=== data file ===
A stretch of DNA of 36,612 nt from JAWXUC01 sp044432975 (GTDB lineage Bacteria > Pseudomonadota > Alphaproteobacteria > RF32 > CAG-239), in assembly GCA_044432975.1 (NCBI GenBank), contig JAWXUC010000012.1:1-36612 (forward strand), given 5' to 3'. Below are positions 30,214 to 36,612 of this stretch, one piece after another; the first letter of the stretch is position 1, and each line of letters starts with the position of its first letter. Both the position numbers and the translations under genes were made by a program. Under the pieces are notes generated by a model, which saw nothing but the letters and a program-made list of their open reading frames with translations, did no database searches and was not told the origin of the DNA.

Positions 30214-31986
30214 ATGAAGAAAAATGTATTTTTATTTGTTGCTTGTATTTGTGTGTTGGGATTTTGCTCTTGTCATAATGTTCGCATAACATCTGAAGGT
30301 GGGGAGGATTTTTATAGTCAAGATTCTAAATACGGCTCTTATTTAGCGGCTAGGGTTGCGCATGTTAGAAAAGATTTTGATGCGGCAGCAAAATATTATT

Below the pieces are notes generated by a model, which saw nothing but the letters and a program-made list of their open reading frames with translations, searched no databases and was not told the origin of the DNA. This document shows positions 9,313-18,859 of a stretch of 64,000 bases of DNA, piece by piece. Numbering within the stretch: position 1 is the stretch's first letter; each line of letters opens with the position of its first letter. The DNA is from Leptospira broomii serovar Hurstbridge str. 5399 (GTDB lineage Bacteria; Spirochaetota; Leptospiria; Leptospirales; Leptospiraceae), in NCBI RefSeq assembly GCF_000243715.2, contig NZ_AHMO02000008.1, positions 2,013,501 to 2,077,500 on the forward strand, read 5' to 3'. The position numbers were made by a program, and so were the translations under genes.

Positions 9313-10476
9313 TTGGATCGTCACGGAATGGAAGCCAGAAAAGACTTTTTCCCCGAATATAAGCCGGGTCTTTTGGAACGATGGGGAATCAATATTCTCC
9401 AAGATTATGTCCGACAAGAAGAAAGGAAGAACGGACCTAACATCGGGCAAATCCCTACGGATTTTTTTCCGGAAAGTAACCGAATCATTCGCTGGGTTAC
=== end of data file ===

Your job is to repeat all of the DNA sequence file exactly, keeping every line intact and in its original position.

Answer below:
A stretch of DNA of 36,612 nt from JAWXUC01 sp044432975 (GTDB lineage Bacteria > Pseudomonadota > Alphaproteobacteria > RF32 > CAG-239), in assembly GCA_044432975.1 (NCBI GenBank), contig JAWXUC010000012.1:1-36612 (forward strand), given 5' to 3'. Below are positions 30,214 to 36,612 of this stretch, one piece after another; the first letter of the stretch is position 1, and each line of letters starts with the position of its first letter. Both the position numbers and the translations under genes were made by a program. Under the pieces are notes generated by a model, which saw nothing but the letters and a program-made list of their open reading frames with translations, did no database searches and was not told the origin of the DNA.

Positions 30214-31986
30214 ATGAAGAAAAATGTATTTTTATTTGTTGCTTGTATTTGTGTGTTGGGATTTTGCTCTTGTCATAATGTTCGCATAACATCTGAAGGT
30301 GGGGAGGATTTTTATAGTCAAGATTCTAAATACGGCTCTTATTTAGCGGCTAGGGTTGCGCATGTTAGAAAAGATTTTGATGCGGCAGCAAAATATTATT

Below the pieces are notes generated by a model, which saw nothing but the letters and a program-made list of their open reading frames with translations, searched no databases and was not told the origin of the DNA. This document shows positions 9,313-18,859 of a stretch of 64,000 bases of DNA, piece by piece. Numbering within the stretch: position 1 is the stretch's first letter; each line of letters opens with the position of its first letter. The DNA is from Leptospira broomii serovar Hurstbridge str. 5399 (GTDB lineage Bacteria; Spirochaetota; Leptospiria; Leptospirales; Leptospiraceae), in NCBI RefSeq assembly GCF_000243715.2, contig NZ_AHMO02000008.1, positions 2,013,501 to 2,077,500 on the forward strand, read 5' to 3'. The position numbers were made by a program, and so were the translations under genes.

Positions 9313-10476
9313 TTGGATCGTCACGGAATGGAAGCCAGAAAAGACTTTTTCCCCGAATATAAGCCGGGTCTTTTGGAACGATGGGGAATCAATATTCTCC
9401 AAGATTATGTCCGACAAGAAGAAAGGAAGAACGGACCTAACATCGGGCAAATCCCTACGGATTTTTTTCCGGAAAGTAACCGAATCATTCGCTGGGTTAC